The Impact of User Weight on Brands and Business Practices in Mass Market Fashion
2010 (English)Licentiate thesis, comprehensive summary (Other academic)
Overweight people claim to be mistreated by the fashion industry. If they were, it would be in line with branding theory supporting the idea of rejecting fat consumers to improve user imagery for fashion brands. However, fashion companies do not confess to such practices.
To shed some light on the subject, I have conducted two studies.
The first attempts to illustrate what effect, if any, user imagery has on fashion brands. It is an experiment designed to show how the weight of users affects consumers’ perceptions of mass market fashion brands. The findings show that consumers’ impressions of mass market fashion brands are significantly affected by the weight of its users. The effect of male user imagery is ambiguous. For women’s fashion on the other hand, slender users are to be preferred.
In the second study I examine what effects these effects have on assortments. I compare the sizes of mass market clothes to the body sizes of the population. No evidence of discrimination of overweight or obese consumers was found -quite the contrary.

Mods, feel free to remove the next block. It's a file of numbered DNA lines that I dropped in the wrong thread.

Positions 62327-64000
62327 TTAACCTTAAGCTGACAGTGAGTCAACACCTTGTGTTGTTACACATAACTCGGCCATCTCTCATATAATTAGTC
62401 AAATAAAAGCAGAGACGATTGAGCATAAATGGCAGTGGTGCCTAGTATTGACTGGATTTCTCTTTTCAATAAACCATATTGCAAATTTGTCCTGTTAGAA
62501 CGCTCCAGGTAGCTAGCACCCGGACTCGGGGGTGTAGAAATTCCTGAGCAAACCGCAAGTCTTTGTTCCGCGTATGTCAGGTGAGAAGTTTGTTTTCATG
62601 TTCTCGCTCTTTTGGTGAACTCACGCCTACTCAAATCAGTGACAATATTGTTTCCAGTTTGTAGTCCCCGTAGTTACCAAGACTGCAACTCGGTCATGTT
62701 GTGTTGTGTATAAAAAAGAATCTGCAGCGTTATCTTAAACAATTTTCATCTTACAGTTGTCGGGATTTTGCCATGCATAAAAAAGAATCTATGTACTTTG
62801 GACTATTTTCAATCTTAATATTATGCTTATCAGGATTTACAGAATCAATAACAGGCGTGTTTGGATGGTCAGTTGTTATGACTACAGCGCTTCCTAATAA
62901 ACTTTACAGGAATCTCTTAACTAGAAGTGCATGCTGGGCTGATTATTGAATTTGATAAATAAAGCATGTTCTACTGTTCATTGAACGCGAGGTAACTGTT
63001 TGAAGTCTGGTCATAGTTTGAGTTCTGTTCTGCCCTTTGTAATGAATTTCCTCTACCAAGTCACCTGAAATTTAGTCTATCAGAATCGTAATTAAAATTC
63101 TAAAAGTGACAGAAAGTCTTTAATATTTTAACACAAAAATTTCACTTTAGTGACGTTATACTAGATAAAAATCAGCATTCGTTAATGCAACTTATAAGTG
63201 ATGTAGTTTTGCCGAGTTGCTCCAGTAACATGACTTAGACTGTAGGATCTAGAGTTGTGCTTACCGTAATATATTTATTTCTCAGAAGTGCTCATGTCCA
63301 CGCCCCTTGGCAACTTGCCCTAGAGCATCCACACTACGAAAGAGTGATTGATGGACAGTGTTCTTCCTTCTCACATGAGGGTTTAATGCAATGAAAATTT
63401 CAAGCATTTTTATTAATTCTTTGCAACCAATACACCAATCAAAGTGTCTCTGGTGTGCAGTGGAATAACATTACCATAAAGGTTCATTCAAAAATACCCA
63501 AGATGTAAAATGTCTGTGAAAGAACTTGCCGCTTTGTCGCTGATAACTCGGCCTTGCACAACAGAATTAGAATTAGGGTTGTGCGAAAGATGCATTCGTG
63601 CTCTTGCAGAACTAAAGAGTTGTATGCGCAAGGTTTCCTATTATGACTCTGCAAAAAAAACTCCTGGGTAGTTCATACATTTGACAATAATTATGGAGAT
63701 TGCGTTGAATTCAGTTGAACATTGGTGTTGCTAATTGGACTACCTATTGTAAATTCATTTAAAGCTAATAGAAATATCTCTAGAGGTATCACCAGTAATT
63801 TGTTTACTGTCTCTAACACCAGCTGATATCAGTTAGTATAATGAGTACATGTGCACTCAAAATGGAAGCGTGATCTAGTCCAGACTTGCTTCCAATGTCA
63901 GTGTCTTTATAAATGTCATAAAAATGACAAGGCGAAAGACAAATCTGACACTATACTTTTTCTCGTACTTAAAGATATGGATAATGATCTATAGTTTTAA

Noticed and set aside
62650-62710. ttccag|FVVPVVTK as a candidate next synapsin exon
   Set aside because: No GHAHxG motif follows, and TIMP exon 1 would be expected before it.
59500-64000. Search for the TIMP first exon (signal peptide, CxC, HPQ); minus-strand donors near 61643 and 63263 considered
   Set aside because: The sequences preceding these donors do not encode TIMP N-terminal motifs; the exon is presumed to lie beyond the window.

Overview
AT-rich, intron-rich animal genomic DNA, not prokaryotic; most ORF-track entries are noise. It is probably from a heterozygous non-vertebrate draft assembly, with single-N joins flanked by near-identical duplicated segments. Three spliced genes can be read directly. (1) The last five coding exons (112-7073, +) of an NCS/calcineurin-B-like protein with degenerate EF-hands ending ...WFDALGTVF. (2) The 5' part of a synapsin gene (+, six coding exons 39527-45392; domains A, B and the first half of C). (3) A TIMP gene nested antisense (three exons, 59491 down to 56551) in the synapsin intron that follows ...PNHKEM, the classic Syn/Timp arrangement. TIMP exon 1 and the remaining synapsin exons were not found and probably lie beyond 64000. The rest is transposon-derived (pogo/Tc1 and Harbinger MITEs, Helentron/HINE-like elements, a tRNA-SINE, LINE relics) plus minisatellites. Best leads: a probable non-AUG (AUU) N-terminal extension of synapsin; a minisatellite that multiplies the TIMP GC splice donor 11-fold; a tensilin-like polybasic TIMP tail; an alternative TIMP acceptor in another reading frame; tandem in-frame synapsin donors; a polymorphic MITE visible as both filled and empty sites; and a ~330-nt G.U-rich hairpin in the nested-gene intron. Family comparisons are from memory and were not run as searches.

The reasons for these unexpected findings may be explained by the requirements a brand must fulfil to make management of the customer base for user imagery purposes viable. The brand must be sensitive to user imagery; a requirement that mass market fashion fulfils. However, it must also be feasible for a company to exclude customers, and while garment sizes can be restricted to achieve this, the high volume sales strategy of mass market fashion apparently cannot.
Place, publisher, year, edition, pages
Göteborg: Göteborgs universitet, 2010. , 84 p.
brands, brand personality, user imagery, assortments, fashion, fashion retailing
IdentifiersURN: urn:nbn:se:hh:diva-31482OAI: oai:DiVA.org:hh-31482DiVA: diva2:944834
Mårtenson, Rita, Professor
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